The first episodes of the new TV series, “If You Lived Here,” are case studies in residential displacement, gentrification through erasing existing local commerce, and the consequences of promoting density as a solution to for increased affordability of housing. See this week’s “Covid and Residential Development.”
“H Street Corridor”
The first episode of the series, “H Street Corridor,” is an unintentional illustration of everything Brandi Thompson Summers writes in her insightful 2019 book, Black in Place: The Spatial Aesthetics of Race in a Post-Chocolate City. In short, professor Summers uses the example of H Street NE to explain how “blackness has become a prized and lucrative aesthetic that often leaves out D.C.’s Black residents.” (Book available at local libraries and through WeLuvBooks’ Bookshop.)
WETA’s “H Street Corridor” advertises the area’s Black history while simultaneously promoting “cranes in the sky at all times” and other evidence of displacement. We’re told, for example, that what was once a single-family home was converted to two units, each selling for $775,000, “because of the cost of dirt” in the neighborhood.
One interviewee describes Maketto Market, in the 1300 block of H Street, as “an homage to the H Street of old.” As part of a “revitalization” narrative, we are told that, “for a 30- or 40-year period, this was not so much of a destination.” Thus: $28 fried chicken and $33 “cool kids vinyl” in the former Dollar Store space, in the block which once housed French’s Fine Southern Cuisine and Ohio Restaurant: Southern Style Home Cooking.
Later, a realtor causally references “a really cool church converted to condos” down the block from a $2.5 million home, pointing to, but not naming, the former Imani Temple African-American Catholic Congregation.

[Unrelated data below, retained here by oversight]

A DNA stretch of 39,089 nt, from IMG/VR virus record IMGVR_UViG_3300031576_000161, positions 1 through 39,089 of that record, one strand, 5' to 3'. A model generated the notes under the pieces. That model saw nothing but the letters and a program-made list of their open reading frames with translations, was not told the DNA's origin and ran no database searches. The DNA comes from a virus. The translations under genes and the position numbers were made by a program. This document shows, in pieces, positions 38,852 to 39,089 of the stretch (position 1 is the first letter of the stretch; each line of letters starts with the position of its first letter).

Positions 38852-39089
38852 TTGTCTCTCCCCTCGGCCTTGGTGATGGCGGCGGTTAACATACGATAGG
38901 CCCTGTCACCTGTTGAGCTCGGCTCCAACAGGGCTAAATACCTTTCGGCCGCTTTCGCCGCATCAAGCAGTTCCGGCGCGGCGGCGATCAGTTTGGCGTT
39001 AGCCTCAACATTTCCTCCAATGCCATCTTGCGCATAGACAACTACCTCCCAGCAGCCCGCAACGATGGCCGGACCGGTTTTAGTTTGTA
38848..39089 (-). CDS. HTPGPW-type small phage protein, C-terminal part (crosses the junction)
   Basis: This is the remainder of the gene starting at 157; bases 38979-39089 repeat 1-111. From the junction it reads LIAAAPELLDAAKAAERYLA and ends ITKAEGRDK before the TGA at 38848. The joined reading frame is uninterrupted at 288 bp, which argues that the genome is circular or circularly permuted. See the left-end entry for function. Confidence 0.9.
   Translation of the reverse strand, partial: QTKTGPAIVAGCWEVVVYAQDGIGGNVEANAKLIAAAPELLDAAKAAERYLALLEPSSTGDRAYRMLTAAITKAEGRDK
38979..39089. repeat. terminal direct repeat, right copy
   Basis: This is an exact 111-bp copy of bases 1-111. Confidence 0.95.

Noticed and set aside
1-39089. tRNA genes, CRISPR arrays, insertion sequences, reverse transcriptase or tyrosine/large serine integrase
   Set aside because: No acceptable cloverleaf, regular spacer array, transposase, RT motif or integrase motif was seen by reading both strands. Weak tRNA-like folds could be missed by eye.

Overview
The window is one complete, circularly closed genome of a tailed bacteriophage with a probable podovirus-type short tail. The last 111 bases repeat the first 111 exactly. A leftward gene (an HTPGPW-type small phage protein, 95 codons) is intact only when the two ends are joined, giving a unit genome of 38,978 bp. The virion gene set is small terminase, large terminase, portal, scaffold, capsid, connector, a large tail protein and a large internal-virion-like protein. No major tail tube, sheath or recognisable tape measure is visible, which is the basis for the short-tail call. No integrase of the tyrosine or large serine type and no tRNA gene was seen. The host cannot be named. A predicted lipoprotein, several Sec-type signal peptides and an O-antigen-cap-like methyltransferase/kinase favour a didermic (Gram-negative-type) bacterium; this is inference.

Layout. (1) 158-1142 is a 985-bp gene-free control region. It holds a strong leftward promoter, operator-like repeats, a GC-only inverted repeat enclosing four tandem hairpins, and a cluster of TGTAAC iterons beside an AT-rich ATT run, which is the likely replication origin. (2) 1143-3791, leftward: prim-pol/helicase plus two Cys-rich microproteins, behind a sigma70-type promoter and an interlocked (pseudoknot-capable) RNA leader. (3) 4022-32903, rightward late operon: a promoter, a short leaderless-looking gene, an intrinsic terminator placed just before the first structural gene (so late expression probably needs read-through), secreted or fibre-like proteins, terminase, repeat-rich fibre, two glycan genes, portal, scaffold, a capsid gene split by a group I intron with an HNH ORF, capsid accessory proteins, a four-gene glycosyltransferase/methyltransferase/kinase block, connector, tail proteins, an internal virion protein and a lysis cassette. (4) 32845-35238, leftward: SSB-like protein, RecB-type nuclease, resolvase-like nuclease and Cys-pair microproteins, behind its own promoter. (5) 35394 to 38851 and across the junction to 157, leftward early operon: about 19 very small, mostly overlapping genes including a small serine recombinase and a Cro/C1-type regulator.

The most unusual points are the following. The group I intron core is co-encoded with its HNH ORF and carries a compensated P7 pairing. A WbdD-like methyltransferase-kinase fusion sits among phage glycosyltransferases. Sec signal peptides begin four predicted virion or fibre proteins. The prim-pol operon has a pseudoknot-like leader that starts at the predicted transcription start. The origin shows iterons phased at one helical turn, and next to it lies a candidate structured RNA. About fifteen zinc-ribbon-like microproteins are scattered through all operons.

Muted, Weirdly Flawed History of “Shaw”
The “Shaw” episode, number 2 in this series, highlights a Black past and a “diverse” area, but fails to mention Shaw’s enormous population shift, between 2000 and 2016: a substantial decline in Black residents, in lower income residents, and in families with children, as well as a large increase in white residents, middle-high income residents, and residents aged 18-34.
Shaw is advertised as a place that “has grit” as a sales frame for 2- and 3-bedroom homes with purchase prices of between $829,000 and $2.5 million. There is no mention of the “Don’t Mute DC” movement, launched around the corner from the spotlighted luxury homes.
On an ironic “where are the copy editors?!” note: A musical history segment tells us that Marvin Gaye was “from Southeast.” In actuality, he was born at Freedman’s Hospital in NW, lived his earliest years in SW, and is best known for connections to Simple City NE, meaning that Southeast is the one quadrant with which Marvin Gaye is not associated.
The “If You Lived Here” series “spotlights a wide array of neighborhoods and properties throughout the national capital area while celebrating each area’s history, culture, notable places and flavor.” The “flavor” presented in the H Street and Shaw episodes is served up as part of a package that can be purchased, rather than as an element of community in which to participate. Neighborhoods are laid out as commodities on offer, for a hefty price, rather as than as dynamic systems in which newcomers should expect to contribute.
WETA, one of DC’s local PBS stations, says its mission is “to produce and distribute content of intellectual integrity and cultural merit.” WETA celebrates “deep roots in public education” and the development of “educational resources that serve all local residents, including some of the most vulnerable and underserved.” Perhaps the new series will turn out to be one long, complicated parody — something on the order of “Get Out,” maybe? If not, WETA might want to begin preparing commentary that provides better context for what is being sold, to whom, and at what cost to the District.